“I met my co-founder, Nora Draper, somewhere, probably. A few years later, she came over to my apartment for dinner. We spoke about places to live. She described the Brooklyn Heights she was born in, where the waitress from the downstairs restaurant was her babysitter, and the landlord delivered freshly brewed coffee. She described Middlebury, Vermont, the place she grew up, where people exchanged piano lessons for jars of honey. She missed that sense of neighborhood.
I keep a book of ideas. It’s mostly diagrams, disconnected words, and people I’ve met. I showed it to Nora. She thought it was funny that I did that. I showed it to her because I had met this guy Jesse, who’s in urban planning, and he introduced me to these start-ups that are revitalizing the neighborhood concept in cities like New York. I wanted to tell her their names. Nora asked me if I had any start-up ideas of my own in the book. I said one, only to realize I was describing the US postal service. Another was “AirBnB for talent.” I guess that's an abstract way to say freelance labor, but the base case was that I wanted someone to read me a research paper while I walked to East Rock for the price of a coffee. Nora slowly finished her rice. Then she said, ‘So like a task app but for super specific or creative tasks. I like that. Let's do it.’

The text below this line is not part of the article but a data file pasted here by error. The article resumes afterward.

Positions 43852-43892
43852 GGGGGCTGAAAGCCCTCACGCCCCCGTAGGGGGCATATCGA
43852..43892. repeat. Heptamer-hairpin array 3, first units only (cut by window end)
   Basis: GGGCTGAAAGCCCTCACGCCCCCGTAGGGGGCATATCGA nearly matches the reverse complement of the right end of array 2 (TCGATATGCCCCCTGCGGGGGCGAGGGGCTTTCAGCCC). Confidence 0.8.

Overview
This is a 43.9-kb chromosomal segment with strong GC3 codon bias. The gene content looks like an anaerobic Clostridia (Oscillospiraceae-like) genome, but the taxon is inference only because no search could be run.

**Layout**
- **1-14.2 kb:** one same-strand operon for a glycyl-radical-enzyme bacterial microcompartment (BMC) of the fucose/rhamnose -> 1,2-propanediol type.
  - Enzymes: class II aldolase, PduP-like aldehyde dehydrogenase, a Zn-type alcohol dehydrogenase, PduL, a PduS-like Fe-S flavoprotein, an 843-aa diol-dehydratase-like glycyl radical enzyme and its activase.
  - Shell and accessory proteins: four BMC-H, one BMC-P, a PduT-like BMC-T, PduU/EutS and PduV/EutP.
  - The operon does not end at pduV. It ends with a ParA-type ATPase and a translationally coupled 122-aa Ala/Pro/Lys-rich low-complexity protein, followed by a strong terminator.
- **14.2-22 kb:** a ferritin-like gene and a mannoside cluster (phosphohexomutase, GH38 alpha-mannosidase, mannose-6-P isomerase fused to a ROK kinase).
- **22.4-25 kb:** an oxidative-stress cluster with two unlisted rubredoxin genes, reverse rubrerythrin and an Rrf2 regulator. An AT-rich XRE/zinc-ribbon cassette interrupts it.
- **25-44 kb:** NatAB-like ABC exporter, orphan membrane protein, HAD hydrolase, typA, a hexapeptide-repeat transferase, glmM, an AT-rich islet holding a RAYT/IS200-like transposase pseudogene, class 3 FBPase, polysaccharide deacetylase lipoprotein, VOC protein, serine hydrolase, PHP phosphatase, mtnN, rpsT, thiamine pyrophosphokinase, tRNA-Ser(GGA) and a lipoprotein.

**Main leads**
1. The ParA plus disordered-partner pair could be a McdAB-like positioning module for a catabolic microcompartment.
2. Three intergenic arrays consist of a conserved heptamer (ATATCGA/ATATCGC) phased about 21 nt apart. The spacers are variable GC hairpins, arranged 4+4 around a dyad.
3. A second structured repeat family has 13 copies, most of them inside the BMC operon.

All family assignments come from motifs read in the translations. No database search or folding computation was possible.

Technology affects how we view ourselves and our connection to others. We wanted whatever we did to strengthen both. As to ourselves, especially because technology gives us access to the whole world, I think people feel incapable in comparison, less confident, like they can’t do anything, and as if to do something they need a resume of evidence. This would let people do for others. Because I think those acts multiply – along with one’s sense of self-efficacy. As to our connection to others, it would be built around communities. It would connect you to the people in your same building, sitting at the same coffee shops, sharing the same sidewalks, friends of friends of friends. It would be like the Brooklyn Nora remembered, where help was close and people were known.
When we started, Nora’s first instinct was to document our conversation, research funding, and sketch her vision of the UI. Mine was to make a powerpoint of our values. I’m thankful for her, mainly.” – Kiran Sampath